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Volume: 8 | Article ID: art00007
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Human Chromatic Contrast Sensitivity: Exploration of Dependence on Mean Color
  DOI :  10.2352/CIC.2000.8.1.art00007  Published OnlineJanuary 2000
Abstract

We report preliminary results of an experiment measuring contrast sensitivity as a function of spatial frequency, location in color space and direction of variation. Observers viewed bipartite fields containing sinusoidal gratings on one side and a uniform field on the other, having the same mean color. The experiment used a forced choice paradigm to measure thresholds for a large number of observers and a large number of mean color/spatial frequency/direction of variation combinations, although no one observer saw every combination. While early data is noisy, we have found contrast sensitivity as a function of spatial frequency, on average, when any of L*, a*, b*, C* or Hab is varied. We have not yet found any meaningful dependency on any independent variable other than spatial frequency, such as C*, as would be expected from such color difference metrics as CIE ΔE94 or ΔECMC.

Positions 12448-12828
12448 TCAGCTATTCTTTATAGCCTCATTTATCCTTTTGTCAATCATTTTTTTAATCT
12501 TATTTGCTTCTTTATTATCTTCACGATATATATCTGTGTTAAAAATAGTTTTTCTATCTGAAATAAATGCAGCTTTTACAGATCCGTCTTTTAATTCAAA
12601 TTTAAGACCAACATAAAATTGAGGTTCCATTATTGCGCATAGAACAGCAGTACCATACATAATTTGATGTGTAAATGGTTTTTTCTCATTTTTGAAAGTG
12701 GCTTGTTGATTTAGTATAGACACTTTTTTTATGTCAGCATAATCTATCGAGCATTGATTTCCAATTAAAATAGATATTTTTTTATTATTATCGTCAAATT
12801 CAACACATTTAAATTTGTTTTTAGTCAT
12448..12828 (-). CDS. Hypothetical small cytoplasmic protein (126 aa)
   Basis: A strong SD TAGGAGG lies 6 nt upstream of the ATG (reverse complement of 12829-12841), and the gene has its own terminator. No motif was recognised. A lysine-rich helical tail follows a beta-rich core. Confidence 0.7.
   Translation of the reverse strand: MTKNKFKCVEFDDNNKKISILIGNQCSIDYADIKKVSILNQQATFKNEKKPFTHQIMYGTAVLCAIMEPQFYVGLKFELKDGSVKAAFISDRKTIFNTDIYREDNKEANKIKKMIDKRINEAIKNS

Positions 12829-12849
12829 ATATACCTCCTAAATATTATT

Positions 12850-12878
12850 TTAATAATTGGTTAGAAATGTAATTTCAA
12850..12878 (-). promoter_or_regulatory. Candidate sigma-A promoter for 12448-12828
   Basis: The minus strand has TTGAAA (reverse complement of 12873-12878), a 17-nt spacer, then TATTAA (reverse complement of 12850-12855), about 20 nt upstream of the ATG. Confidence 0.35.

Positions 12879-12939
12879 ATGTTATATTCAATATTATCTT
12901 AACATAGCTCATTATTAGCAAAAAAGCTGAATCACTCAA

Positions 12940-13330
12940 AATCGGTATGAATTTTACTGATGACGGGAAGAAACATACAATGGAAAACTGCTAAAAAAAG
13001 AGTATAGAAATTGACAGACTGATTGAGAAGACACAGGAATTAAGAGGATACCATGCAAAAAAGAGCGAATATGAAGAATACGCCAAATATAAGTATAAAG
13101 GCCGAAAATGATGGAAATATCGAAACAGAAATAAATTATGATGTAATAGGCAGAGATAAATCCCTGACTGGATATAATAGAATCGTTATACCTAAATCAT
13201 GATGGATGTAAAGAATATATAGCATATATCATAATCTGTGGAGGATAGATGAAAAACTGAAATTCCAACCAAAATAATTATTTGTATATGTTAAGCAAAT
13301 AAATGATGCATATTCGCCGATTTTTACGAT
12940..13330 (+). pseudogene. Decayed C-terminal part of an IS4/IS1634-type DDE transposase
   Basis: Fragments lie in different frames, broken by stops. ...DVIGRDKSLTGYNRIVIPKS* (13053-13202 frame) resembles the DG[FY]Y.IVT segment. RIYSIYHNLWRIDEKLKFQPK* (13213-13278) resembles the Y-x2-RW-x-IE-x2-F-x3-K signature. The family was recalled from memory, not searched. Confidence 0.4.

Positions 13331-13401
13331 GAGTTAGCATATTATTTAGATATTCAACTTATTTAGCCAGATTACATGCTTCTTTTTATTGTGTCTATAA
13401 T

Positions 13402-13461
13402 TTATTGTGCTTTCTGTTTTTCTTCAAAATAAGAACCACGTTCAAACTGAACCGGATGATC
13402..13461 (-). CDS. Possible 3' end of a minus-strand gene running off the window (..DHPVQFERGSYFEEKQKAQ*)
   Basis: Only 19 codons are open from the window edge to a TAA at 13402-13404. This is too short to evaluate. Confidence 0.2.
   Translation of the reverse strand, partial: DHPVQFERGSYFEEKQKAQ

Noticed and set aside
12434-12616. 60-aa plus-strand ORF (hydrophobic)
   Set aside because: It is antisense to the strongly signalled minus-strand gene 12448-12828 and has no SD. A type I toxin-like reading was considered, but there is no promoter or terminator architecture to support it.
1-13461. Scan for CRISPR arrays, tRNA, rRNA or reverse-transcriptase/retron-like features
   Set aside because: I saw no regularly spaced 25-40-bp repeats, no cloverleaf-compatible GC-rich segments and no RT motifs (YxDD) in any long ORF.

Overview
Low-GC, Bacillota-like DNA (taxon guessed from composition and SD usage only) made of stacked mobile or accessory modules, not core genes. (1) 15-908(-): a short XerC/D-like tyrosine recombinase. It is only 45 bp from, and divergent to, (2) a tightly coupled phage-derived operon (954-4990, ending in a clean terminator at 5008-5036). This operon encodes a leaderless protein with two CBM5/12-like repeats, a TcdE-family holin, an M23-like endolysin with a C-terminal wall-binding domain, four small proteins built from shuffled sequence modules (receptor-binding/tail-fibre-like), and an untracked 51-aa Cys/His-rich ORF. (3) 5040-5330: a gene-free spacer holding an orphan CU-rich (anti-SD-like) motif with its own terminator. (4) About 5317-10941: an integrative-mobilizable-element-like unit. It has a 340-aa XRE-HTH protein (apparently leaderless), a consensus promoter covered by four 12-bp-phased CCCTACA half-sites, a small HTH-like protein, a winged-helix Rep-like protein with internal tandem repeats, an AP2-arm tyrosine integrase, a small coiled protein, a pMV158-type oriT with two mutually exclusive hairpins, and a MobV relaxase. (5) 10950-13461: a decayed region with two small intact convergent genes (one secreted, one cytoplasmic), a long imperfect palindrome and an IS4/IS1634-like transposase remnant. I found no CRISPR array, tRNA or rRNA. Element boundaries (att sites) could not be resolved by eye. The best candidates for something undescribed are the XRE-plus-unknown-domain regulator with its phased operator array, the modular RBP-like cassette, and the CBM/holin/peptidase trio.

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R. Victor Klassen, Nancy Goodman, "Human Chromatic Contrast Sensitivity: Exploration of Dependence on Mean Colorin Proc. IS&T 8th Color and Imaging Conf.,  2000,  pp 31 - 38,  https://doi.org/10.2352/CIC.2000.8.1.art00007

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